The three environments presented below have been chosen for the sake of transparency of the reports presented, mutual complementarity and their high efficiency. Launching in more than one environment allows us to use more tools for analysis, types and system configurations. There are many techniques that allow malware to detect and avoid analysis in such an environment. Running a file in many different sandboxes gives you a good chance of avoiding such traps.
VirusTotal is a sandbox connected to multiple antivirus engines. Detecting a file as infected is a significant sign that we are dealing with malware. We will focus, however, on the description, which is located in the tab Behavior information. We draw conclusions from the above information:
Depending on your preferences, we can use the free malwr.com online service or install and configure it on your own machine (used software, own IP address, etc.). Regardless of the chosen method, the results are obtained in the form of a report, the review of which provides further information.
In addition to the traces we were able to obtain previously, we discover, among other things, the created auto start register keys by the Explorer.EXE process (the name of the malware file is different from the one from the previous website and most probably created pseudo-randomly).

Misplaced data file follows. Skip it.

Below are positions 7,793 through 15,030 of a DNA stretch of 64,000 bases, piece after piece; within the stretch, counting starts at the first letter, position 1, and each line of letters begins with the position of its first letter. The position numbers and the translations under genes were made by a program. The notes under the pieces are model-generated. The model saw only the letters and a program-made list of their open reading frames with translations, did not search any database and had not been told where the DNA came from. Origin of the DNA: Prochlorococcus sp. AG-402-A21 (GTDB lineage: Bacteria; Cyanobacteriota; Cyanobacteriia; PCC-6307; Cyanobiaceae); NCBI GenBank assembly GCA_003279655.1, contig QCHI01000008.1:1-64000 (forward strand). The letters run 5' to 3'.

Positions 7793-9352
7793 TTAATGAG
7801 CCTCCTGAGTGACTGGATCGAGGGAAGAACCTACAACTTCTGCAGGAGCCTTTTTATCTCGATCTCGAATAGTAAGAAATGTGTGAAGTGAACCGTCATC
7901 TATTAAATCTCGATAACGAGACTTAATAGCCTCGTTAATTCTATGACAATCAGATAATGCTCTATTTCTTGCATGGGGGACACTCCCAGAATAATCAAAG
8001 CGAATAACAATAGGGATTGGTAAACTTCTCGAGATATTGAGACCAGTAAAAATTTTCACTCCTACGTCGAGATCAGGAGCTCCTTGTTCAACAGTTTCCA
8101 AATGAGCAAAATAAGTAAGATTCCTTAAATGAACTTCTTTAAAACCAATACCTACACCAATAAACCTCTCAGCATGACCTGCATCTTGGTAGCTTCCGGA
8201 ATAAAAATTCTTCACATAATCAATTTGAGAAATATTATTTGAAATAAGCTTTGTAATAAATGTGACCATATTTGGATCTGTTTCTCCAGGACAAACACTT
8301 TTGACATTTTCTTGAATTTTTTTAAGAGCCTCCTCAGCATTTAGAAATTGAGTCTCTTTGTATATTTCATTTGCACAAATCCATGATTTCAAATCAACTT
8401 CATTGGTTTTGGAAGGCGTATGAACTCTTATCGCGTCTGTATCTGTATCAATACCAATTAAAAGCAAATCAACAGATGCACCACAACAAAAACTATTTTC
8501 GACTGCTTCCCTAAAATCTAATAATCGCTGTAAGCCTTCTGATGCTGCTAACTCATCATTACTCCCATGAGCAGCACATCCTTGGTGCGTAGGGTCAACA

From the information provided by Cuckoo, we also learn about many interesting, low-level events:
- Explorer.EXE: writes EXE files to memory (this is indicated by, for example, the signature “MZ” at the beginning of “This program cannot be run in DOS mode”)
- Explorer.EXE: looks for the library responsible for RSA asymmetric encryption
- cmd.exe: we discover saved and run .BAT file (below)
- cmd.exe: creating a file //PIPE\larpark//
- cmd.exe: deleting the initial .EXE file
We also have the opportunity to look at the BAT file created by the application. It is used to automatically delete a file with malware after a successful infection:
if not exist "C:\DOCUME~1\User\LOCALS~1\Temp\2014_0~1.EXE" goto e
del /Q /F "C:\DOCUME~1\User\LOCALS~1\Temp\2014_0~1.EXE"
:e del /Q /F "C:\DOCUME~1\User\APPLIC~1\5331169.bat"
The report from the third environment provides further details in a condensed form. Because many files take part in the infection, it is easiest to navigate the report using the attached table of contents at the top. We get to know, among others:
- the new name under which the file is copied—”tsoedit32.exe”
- we learn about many modified registry keys
- how to communicate with the Internet using the device \Device\Afd\Endpoint
- we get to know the next domain that was tried to communicate: 18.104.22.168:8080
- the Explorer.EXE process begins to monitor the mouse cursor
Below is a list of all key features that we managed to achieve during the analysis.
Virtual Machine or Physical System
Sandboxes, despite many advantages, have some important disadvantages. They are relatively easy to detect, and they lose their usefulness if they are detected. Sometimes, they are also unable to provide the level of interaction expected by the malware, such as launching a specific application, accessing the appropriate page or even conducting atypical launch of the executable file.